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Cytomegalovirus retinitis and HIV: Case reviews from KwaZulu-Natal Province, South Africa

R Hassan-Moosa, T Chinappa, L Jeena, L Visser, K Naidoo

Abstract


Background. Retinal cytomegalovirus (CMV) infection is a common opportunistic infection and remains a significant contributor to visual loss in patients with AIDS. We highlight the poor outcomes of CMV retinitis in three HIV-infected patients who were initiated on antiretroviral therapy (ART). We conducted a retrospective chart review of advanced stage HIV-infected patients with known CMV retinitis.

Case 1. A 37-year-old man, with a CD4+ cell count of 35 cells/µL, presented for ART initiation with a 5-month history of visual loss in his left eye. Fundoscopy showed left eye CMV retinitis and right eye HIV retinopathy. ART and 5 months of weekly intravitreal ganciclovir injections (left eye) were commenced. Six-month outcomes included virological suppression, and visual acuity in the right eye of 6/6 and in the left eye of 3/60.

Case 2. A 31-year-old woman, with a CD4+ cell count of 39 cells/µL and on tuberculosis therapy, presented for ART initiation. She presented with a 2-month history of decreased visual acuity. Fundoscopy showed bilateral CMV retinitis, which was more pronounced in the left eye. ART and 8 months of intravitreal ganciclovir injections were commenced. Six-month outcomes included virological suppression and visual acuity in the right eye of 6/9, and in the left eye of 6/24.

Case 3. A 29-year-old woman, with a CD4+ cell count of 24 cells/µL, who was on tuberculosis therapy and ART, complained of blurred vision at her 2-month ART follow-up visit. Fundoscopy showed bilateral retinal detachment secondary to CMV retinitis. While silicone oil tamponade and subsequent retinectomy successfully repaired the right eye, extensive damage rendered the left eye irreparable. Six-month outcomes included virological suppression, with 6/120 visual acuity in the right eye and complete blindness in the left eye.

Conclusion. CMV retinitis causes debilitating, permanent sequelae, which is preventable by ART initiation at higher CD4+ cell counts. Despite achieving virological suppression, vision could not be completely restored in these patients, irrespective of the severity of CMV retinitis.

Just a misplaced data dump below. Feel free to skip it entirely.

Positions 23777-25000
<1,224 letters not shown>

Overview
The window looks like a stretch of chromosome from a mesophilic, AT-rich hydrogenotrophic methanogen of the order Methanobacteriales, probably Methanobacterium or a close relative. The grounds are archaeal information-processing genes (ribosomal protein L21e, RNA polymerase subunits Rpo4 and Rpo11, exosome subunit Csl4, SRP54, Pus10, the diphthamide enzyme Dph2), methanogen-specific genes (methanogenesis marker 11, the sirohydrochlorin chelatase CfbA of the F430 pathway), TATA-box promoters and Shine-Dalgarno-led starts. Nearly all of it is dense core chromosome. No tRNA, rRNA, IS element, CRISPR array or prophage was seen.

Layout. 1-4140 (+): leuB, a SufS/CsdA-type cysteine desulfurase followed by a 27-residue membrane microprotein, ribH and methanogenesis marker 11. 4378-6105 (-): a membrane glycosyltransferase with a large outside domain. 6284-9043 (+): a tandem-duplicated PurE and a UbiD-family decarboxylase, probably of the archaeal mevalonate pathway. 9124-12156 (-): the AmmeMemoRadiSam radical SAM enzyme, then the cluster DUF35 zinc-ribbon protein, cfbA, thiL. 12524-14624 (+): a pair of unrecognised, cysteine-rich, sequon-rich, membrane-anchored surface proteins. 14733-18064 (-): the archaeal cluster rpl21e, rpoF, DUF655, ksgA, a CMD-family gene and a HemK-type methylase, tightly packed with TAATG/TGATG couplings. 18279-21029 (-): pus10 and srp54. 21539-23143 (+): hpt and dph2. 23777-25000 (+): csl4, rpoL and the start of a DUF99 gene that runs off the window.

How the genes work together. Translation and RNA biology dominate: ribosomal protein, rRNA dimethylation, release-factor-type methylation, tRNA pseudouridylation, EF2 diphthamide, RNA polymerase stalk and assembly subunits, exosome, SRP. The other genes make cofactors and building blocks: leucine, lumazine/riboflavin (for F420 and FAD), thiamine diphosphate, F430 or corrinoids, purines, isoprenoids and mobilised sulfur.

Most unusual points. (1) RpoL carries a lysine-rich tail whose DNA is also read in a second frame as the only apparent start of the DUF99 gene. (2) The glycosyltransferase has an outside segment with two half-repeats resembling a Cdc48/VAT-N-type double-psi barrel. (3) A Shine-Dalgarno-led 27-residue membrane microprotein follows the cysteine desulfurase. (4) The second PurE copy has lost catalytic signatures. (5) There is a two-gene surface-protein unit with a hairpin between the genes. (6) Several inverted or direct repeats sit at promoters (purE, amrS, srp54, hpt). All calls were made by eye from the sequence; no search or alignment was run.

Authors' affiliations

R Hassan-Moosa, Centre for the AIDS Programme of Research in South Africa (CAPRISA), Doris Duke Medical Research Institute, University of KwaZulu-Natal, Durban, South Africa

T Chinappa, Centre for the AIDS Programme of Research in South Africa (CAPRISA), Doris Duke Medical Research Institute, University of KwaZulu-Natal, Durban, South Africa

L Jeena, Centre for the AIDS Programme of Research in South Africa (CAPRISA), Doris Duke Medical Research Institute, University of KwaZulu-Natal, Durban, South Africa

L Visser, Department of Ophthalmology, Nelson Mandela Medical School of Medicine, University of KwaZulu-Natal, Durban, South Africa

K Naidoo, Centre for the AIDS Programme of Research in South Africa (CAPRISA), Doris Duke Medical Research Institute, University of KwaZulu-Natal, Durban, South Africa; MRC-CAPRISA HIV-TB Pathogenesis and Treatment Research Unit, Doris Duke Medical Research Institute, University of KwaZulu-Natal, Durban, South Africa

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Keywords

CMV retinitis; HIV; AIDS; Case reviews; Visual impairment; Opportunistic infection

Cite this article

South African Medical Journal 2017;107(10):843-846. DOI:10.7196/SAMJ.2017.v107i10.12740

Article History

Date submitted: 2017-09-22
Date published: 2017-09-22

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